The library of the future
Wide-ranging community forum helps Peterborough frame the possibilities
Ideas about the Peterborough Town Library flew like leaves in an autumn breeze on Feb. 16, as more than 90 people gathered to envision the library of the future at a community forum.
The forum was the first step in gathering opinions about what services should be available in a new or renovated library. The design of the library will be based on the wants and needs of the community.
The key word of the day was “flexible.” The need for the new library to be flexible and adaptable was the favorite idea, while the fourth and fifth favorites mentioned a building that would be sustainable, green and flexible.
The idea of flexibility seems to be on target, since no one knows exactly what the needs of the library will be in the future as lifestyles and technology continue to change.
The 1833 Society, which is not only charged with raising all the funds for the new library but also with planning the building, is already envisioning a library with lower operation, maintenance and energy costs.
The trustees and the 1833 Society have agreed that the 1893 portion of the building, which includes the portico, will not be torn down and that a new or renovated library will be on the present library site.
The second-place forum idea was that people of all ages should be able to engage with the library, which should be a center for lifelong learning and opportunity.
The third-place idea focused on aesthetics, saying the library should be welcoming, be comfortable and include outdoor space.
Among the desired spaces is maker space, which is a place to meet and create, a place for workshop-type activities. It’s usually hands-on and can be a group experience or a project led by a teacher, or anything in between. The maker spaces encourage innovation by providing tools that will assist in creating anything from art to model airplanes to robots. While 3-D printers – also suggested by forum participants – are often found in maker spaces, the tools need not be this sophisticated.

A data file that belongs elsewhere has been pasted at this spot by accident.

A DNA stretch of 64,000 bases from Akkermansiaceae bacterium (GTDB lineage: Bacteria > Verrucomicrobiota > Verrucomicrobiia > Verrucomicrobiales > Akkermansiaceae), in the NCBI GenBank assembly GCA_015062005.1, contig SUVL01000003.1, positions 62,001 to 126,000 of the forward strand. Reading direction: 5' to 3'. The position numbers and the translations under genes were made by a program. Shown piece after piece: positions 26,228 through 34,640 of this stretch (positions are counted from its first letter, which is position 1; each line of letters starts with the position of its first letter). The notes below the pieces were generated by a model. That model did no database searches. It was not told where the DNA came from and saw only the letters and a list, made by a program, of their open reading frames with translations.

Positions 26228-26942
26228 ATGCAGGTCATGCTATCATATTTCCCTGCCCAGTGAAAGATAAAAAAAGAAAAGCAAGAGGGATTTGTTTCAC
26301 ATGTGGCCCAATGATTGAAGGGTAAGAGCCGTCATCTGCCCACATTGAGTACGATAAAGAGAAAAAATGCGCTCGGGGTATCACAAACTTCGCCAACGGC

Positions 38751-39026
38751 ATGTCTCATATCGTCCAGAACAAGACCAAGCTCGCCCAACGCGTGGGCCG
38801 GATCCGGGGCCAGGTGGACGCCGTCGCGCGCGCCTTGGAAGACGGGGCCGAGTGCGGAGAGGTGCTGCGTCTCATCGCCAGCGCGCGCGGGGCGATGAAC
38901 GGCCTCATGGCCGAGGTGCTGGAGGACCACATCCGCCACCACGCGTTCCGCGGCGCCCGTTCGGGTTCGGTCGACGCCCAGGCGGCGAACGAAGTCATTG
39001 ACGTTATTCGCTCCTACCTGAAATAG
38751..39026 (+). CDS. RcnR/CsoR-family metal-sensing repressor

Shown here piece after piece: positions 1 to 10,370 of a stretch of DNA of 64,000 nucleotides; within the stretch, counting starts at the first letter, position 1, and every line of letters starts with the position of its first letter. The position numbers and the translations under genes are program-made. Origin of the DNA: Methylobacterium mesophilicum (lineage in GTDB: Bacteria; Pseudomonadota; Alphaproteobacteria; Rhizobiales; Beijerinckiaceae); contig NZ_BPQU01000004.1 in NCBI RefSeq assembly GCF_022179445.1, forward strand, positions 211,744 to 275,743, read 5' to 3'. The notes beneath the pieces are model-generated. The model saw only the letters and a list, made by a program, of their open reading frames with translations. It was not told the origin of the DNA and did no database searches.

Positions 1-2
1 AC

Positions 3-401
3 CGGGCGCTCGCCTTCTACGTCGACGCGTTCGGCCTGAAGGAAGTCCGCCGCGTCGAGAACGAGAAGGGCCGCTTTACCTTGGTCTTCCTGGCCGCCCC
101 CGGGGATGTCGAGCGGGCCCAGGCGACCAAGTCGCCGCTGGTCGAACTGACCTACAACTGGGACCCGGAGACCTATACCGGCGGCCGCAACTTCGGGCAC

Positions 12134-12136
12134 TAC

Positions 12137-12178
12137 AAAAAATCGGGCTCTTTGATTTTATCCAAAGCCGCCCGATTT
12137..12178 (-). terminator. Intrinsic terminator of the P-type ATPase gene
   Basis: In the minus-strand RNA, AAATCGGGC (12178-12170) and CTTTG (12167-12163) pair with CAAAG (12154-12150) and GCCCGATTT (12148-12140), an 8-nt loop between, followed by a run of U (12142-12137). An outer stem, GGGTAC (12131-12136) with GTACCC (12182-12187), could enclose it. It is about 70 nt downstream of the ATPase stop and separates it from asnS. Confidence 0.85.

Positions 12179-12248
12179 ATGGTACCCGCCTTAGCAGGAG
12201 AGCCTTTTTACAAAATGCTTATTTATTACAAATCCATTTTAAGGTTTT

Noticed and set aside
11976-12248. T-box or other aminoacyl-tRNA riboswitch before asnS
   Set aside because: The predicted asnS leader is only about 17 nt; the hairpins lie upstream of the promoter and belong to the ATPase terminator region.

Space for meetings is desired –everything from little rooms for two people to a small theater. Spaces could be for recording, listening, studying, tutoring, filmmaking, self-publishing and teleconferencing.
More appropriate spaces could help the library meet another goal often mentioned at the forum – a strong connection with the community. An outreach to, or partnership with schools, as well as with the Toadstool Bookshop and the Mariposa Museum and other businesses, were mentioned, as were an electronic newsletter and a bookmobile or other outreach for those who have limited ability to get to the library.
The addition of a café to the library’s offerings was a popular idea, and before the end of the day a Peterborough merchant had asked to be able to bid on running the café service. It is exciting to envision such a positive change, one that could happen if the capital campaign is a success.
Some participants felt so strongly about keeping the community informed about what is happening at the library that they suggested the library have a person – paid or volunteer – dedicated to handling public relations.
Education in how to navigate the digital library world was also identified as a need. E-books can be loaned, but if patrons are unfamiliar with the process, to say nothing of the way their electronic devices function, it can be next to impossible to take advantage of the paperless process. It was suggested library staff be educated in current technology, so they can educate patrons.
There was a call for a children’s area that is separate from the rest of the library, to keep noise levels down and to keep children safe. The current open-concept children’s room was criticized as being unsafe. Children have unfettered access to the nearby stairwell and adult stacks. One participant said she purchased a card for the Jaffrey library because of the problems she finds in the Peterborough library’s children’s room.
Other suggestions about how to improve the library included a better handicapped access, DVD checkout space and process, a stronger Wi-Fi, a drive-through book drop, self checkout and a burglar alarm system.
Attendees said the library has a gap in programming for teens, and also needs more adult and children’s programming.
Forum participants found many positive things about the current library, including staff, resource support, public computer access, the McGilvray historical room, Wi-Fi access and museum passes, to name a few.
One piece of advice was to figure out what the library is and what it is not. Is it a place for entertainment? A place to socialize? A place to drink coffee?
The forum was the beginning of a process of collecting information from the public. A series of smaller, hour-long meetings are scheduled for March and April, and two tours of the building are being planned as well. Half a dozen focus groups will be held this spring as the information gathering phase of the library project continues. Finally, we will have virtual as well as real suggestion boxes available soon.
Marcia Patten is the chairman of the Peterborough Library Board of Trustees.